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My Story Started at GRCC: Lumen Winter's artwork is known on campus, around the world - and beyond

May 23, 2021, GRAND RAPIDS, Mich. -- Start at GRCC and go anywhere. Every former student has a story to tell about how GRCC gave them the education and opportunity to be successful.

You are familiar with Lumen Winter’s artwork. He created the beautiful frieze along the Lyon Street entrance to the Gerald R. Ford Fieldhouse.

But Winter’s work is known all over the world – and beyond. He designed the Apollo 13 “Steeds of Apollo” medallion, which also was used as the mission insignia. His mural “Titans” in the United Nations General Assembly, and his talents adorn the Kansas State Capitol rotunda, the National Wildlife Federation’s headquarters, the AFL-CIO headquarters, and the U.S. Air Force Academy Chapel.

Winter got his start at what was then Grand Rapids Junior College, graduating in 1928. His cartoons and artwork appeared in the 1927 and 1928 yearbooks.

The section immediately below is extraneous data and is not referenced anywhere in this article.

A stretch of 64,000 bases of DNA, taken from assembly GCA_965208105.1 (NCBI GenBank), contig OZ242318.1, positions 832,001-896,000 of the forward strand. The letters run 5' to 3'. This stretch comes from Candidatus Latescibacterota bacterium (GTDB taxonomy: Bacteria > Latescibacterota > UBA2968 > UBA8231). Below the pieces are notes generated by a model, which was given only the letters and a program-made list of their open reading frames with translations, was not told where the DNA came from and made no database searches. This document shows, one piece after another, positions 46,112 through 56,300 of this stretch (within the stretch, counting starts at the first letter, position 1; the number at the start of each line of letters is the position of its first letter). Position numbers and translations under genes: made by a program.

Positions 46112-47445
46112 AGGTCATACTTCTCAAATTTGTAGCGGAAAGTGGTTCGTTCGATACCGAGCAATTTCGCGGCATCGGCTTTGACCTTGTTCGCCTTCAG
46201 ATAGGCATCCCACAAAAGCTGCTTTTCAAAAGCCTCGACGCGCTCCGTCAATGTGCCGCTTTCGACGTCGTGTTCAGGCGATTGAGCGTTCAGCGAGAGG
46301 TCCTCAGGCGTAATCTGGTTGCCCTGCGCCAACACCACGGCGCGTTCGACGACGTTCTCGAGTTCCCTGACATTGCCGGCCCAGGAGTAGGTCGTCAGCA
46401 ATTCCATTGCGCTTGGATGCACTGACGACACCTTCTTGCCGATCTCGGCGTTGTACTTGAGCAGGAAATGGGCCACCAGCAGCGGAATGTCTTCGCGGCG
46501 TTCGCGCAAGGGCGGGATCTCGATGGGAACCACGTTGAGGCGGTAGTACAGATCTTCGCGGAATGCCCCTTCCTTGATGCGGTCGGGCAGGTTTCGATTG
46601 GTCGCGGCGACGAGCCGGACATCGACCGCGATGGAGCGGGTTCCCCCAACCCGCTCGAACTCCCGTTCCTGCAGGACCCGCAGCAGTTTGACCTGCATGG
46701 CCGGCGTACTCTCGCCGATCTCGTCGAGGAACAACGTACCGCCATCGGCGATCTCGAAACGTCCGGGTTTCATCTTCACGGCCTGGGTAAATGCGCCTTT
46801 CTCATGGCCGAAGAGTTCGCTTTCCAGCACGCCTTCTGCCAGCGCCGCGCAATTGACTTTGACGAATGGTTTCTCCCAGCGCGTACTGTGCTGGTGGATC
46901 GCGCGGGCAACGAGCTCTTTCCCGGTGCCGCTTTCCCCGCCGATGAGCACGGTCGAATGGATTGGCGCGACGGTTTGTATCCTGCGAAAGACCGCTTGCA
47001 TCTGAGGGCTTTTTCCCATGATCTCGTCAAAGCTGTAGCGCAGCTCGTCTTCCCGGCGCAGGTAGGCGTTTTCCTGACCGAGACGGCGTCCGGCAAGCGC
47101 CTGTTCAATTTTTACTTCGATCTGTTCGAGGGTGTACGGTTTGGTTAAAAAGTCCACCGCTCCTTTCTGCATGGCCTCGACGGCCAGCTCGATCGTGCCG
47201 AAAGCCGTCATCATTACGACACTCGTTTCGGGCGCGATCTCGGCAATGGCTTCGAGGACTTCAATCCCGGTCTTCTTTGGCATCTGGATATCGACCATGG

He later studied at the Cleveland School of Art and the National Academy of Design in New York.

The frieze on the fieldhouse, “The Legend of Grand Rapids,” is made from marble from Italy’s Mount Altissimo and completed in Winter’s studios in New York and Italy.

The work depicts Michigan history, mythology, industry, education, and culture, and was completed in time for the dedication of the fieldhouse in 1976. Winter was honored with the Distinguished Alumni Award.

Winter, who passed away in 1982, is considered one of America's most respected muralists, but he also completed portraits of leaders including four popes, Cardinal Terence Cooke, and Amelia Earhart. He was a guest at the White House and the Vatican.

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